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“Tudor” parliamentary procedure

Apologies to anyone who expects this to be a five thousand word essay with at least a hundred cases but I was wondering about one thing in particular: when “Tudor” monarchs repealed legislation, how did they usually go about it?
The usual procedure was – and still is – to have a new Act passed, explicitly reversing the implications of the first one. In that era, it was usual to read out the first Act during the repeal process. Henry VIII’s “Act of Supremacy” is not a good example because the status quo ante had surely never been specified, however the religious changes of the same era give us a few significant examples.
One such is the “de heretico comburendo” law, which originally dated from 1401. Neither Henry VIII nor Edward VI seem to have had it repealed fully so its revival was simple. It was finally repealed by Elizabeth I’s first Parliament, by section 6 of her 1558-9 Act of Supremacy. Some of the text is here:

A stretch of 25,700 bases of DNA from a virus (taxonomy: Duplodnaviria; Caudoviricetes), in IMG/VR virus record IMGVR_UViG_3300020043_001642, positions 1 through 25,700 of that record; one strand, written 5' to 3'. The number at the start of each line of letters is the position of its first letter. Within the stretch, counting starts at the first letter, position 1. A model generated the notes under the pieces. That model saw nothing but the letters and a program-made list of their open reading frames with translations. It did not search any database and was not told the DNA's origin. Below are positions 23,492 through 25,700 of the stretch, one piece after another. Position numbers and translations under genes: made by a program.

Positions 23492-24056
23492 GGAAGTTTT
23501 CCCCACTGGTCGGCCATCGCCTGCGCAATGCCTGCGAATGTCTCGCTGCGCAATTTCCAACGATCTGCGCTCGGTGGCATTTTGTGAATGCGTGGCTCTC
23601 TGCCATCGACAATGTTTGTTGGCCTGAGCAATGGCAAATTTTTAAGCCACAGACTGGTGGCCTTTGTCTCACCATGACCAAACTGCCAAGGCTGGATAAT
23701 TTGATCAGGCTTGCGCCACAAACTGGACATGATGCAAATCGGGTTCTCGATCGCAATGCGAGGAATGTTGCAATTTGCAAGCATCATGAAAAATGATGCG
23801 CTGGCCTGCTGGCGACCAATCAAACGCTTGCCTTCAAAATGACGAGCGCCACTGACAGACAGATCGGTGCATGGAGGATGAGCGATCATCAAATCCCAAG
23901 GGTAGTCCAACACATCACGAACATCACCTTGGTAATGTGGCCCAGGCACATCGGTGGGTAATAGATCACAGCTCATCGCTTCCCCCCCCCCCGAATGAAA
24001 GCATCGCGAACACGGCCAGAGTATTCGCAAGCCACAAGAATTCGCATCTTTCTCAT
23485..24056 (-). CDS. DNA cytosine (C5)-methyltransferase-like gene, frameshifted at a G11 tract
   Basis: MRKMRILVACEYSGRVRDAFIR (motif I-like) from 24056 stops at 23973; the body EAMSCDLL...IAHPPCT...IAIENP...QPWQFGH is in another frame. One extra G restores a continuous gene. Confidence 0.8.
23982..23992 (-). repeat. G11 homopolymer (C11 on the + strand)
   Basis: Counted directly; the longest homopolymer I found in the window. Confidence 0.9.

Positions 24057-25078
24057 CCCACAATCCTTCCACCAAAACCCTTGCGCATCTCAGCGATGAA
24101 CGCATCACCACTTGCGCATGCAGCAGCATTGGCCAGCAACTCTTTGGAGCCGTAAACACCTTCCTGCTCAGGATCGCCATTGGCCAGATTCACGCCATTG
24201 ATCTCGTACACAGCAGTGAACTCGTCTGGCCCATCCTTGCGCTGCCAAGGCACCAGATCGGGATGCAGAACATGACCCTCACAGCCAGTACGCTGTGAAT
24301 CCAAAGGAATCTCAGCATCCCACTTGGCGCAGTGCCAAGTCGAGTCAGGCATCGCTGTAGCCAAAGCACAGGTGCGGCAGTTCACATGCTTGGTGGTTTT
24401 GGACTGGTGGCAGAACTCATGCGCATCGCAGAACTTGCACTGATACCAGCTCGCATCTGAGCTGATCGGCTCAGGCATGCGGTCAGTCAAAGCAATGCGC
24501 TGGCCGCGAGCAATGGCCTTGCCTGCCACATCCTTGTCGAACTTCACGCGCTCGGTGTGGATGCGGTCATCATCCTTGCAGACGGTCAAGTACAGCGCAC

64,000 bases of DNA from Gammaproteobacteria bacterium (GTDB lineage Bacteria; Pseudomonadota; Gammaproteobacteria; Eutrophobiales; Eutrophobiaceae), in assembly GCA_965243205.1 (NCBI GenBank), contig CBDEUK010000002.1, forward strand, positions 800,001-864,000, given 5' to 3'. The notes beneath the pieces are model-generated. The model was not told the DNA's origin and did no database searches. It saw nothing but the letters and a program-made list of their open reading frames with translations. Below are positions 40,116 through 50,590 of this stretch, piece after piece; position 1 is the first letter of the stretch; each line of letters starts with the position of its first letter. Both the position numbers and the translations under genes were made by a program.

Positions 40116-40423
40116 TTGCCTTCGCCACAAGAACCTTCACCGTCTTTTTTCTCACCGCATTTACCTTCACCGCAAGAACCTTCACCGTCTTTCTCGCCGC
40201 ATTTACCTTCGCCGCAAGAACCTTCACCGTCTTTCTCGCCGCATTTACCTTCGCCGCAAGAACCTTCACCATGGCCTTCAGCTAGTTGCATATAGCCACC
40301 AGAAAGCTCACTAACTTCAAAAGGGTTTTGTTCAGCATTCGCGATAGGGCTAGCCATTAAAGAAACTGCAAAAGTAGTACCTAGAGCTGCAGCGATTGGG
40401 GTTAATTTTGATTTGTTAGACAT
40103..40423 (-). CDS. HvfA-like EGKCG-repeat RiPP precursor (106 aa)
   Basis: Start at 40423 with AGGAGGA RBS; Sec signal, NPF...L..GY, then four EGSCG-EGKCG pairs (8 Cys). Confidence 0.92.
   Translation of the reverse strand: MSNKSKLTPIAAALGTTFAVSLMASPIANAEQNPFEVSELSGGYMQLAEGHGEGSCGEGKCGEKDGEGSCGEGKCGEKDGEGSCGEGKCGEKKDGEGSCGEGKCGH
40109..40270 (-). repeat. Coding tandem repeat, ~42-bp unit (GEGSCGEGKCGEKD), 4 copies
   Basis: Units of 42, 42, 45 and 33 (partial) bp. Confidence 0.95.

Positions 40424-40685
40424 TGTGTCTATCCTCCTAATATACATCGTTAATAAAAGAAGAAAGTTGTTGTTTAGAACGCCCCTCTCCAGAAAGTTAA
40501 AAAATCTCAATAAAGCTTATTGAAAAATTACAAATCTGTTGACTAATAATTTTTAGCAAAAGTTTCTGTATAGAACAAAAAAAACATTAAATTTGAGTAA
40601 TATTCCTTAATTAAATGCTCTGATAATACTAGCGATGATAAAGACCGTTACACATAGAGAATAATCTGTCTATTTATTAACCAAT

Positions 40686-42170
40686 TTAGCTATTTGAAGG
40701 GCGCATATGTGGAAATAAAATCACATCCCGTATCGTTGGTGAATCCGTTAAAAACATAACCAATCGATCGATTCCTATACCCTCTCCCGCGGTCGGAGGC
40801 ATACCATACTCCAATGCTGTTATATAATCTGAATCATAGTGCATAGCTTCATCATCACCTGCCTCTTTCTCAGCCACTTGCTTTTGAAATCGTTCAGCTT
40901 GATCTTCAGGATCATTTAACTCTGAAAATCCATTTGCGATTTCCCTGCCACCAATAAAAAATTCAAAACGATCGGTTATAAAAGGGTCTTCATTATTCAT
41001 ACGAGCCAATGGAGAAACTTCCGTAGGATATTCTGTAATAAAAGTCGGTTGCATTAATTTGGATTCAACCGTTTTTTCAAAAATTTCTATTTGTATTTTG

So we can observe that this repeal was carried out correctly. Nowhere is there a suggestion that “de heretico comburendo” was unread on this occasion, destroyed, hidden or that it was forbidded to retain a copy – which draws even more attention to the treatment of Richard III’s “Titulus Regius”. This well-drafted piece of legislation, following the “almost a constitutional election” (Gairdner) of 1483, was intended by his successor to be completely forgotten but it is remembered, among other things, because it was swept under the carpet.
The contrast is clear.

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  1. Pingback: Eleanor: A reminder of the evidence | murreyandblue

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